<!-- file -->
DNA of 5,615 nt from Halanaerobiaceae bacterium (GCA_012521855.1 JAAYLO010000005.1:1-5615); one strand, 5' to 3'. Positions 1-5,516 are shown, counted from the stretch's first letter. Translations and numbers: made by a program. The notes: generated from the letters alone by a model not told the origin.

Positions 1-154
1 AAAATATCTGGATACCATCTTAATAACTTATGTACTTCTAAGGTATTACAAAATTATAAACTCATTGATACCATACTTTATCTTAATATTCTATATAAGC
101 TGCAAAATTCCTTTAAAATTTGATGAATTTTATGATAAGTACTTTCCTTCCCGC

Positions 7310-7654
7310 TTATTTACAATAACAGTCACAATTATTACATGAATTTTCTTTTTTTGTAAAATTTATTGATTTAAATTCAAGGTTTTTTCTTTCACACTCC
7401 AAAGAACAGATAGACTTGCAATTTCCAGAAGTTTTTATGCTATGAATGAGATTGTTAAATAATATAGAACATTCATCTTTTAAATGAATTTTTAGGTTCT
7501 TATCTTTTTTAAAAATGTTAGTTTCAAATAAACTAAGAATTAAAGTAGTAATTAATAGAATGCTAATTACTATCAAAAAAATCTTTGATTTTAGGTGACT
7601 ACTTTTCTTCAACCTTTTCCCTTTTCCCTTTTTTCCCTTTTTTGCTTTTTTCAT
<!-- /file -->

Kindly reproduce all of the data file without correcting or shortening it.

DNA of 5,615 nt from Halanaerobiaceae bacterium (GCA_012521855.1 JAAYLO010000005.1:1-5615); one strand, 5' to 3'. Positions 1-5,516 are shown, counted from the stretch's first letter. Translations and numbers: made by a program. The notes: generated from the letters alone by a model not told the origin.

Positions 1-154
1 AAAATATCTGGATACCATCTTAATAACTTATGTACTTCTAAGGTATTACAAAATTATAAACTCATTGATACCATACTTTATCTTAATATTCTATATAAGC
101 TGCAAAATTCCTTTAAAATTTGATGAATTTTATGATAAGTACTTTCCTTCCCGC

Positions 7310-7654
7310 TTATTTACAATAACAGTCACAATTATTACATGAATTTTCTTTTTTTGTAAAATTTATTGATTTAAATTCAAGGTTTTTTCTTTCACACTCC
7401 AAAGAACAGATAGACTTGCAATTTCCAGAAGTTTTTATGCTATGAATGAGATTGTTAAATAATATAGAACATTCATCTTTTAAATGAATTTTTAGGTTCT
7501 TATCTTTTTTAAAAATGTTAGTTTCAAATAAACTAAGAATTAAAGTAGTAATTAATAGAATGCTAATTACTATCAAAAAAATCTTTGATTTTAGGTGACT
7601 ACTTTTCTTCAACCTTTTCCCTTTTCCCTTTTTTCCCTTTTTTGCTTTTTTCAT